Zaldy, our Assistant Server
The Head Server checks in on you at least once each evening making sure everything is going well.  The Server brings you menus, makes recommendations, takes your orders, including dessert, and serves your food.  The Assistant Server takes your drink orders, makes sure silverware and napkins are available, brings your drinks and keeps them filled, and serves the bread course.

One evening, I order a dish and Julio indicated that he did not recommend it.  He suggested something else.  I took his advice.  He later brought me a bit of the dish I had originally ordered so I could taste it.  He was right.  I would not have enjoyed the original dish.  That was the first time I had had that happen and I appreciated Julio speaking up.  I also then wondered why the dish, that did not taste good, was on the menu. . .

On our first night, Todd asked for a side of asparagus.  It was not available on the first night, but Julio made sure that there was a side of asparagus for him the rest of the evenings.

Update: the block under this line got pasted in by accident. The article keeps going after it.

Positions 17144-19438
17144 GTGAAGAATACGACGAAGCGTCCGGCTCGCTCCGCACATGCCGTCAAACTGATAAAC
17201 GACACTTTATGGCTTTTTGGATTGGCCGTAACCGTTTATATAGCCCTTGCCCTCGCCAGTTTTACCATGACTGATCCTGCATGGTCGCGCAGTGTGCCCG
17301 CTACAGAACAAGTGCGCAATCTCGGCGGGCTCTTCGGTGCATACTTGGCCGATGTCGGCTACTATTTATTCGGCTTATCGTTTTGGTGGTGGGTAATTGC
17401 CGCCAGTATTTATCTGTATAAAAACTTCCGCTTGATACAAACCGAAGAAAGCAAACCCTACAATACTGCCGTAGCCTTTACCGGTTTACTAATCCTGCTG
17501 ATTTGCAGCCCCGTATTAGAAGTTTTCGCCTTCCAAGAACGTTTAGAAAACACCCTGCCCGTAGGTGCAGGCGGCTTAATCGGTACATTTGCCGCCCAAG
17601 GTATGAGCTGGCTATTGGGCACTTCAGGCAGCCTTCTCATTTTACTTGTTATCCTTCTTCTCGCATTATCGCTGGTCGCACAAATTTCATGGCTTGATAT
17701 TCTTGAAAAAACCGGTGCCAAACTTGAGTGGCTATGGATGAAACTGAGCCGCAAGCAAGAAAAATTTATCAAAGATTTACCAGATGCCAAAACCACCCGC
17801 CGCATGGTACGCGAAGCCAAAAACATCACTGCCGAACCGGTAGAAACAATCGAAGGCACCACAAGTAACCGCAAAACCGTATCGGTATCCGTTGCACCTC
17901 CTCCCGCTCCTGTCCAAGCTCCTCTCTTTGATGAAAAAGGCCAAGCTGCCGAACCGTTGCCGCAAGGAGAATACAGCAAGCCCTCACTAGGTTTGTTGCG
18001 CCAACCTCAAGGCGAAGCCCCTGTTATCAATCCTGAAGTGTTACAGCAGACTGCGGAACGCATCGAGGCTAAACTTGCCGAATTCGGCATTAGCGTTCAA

The dining team is there to help you have an excellent experience.  We found our team very helpful.  They learned our drink preferences and had them ready to serve us upon our arrival at the dining room.  If we needed to speed up dinner to a scheduled event, such as Pin Trading, they accommodated us.  There were evenings when we ordered off both the adult menu and the children's menu.  The boy wanted the salad from the children's menu but the soup and entree from the adult's menu.  And, sometimes the dessert from the children's menu was my preference.  Each request was easily fulfilled.

Dining in each of the three main themed dining rooms on a Disney ship is part of the Disney Cruise Line experience.  Given the number of empty tables in the dining rooms told us that some guests chose to skip the experience and dine elsewhere on the ship.  We wouldn't miss the various menus and experiences that each of the dining rooms provide.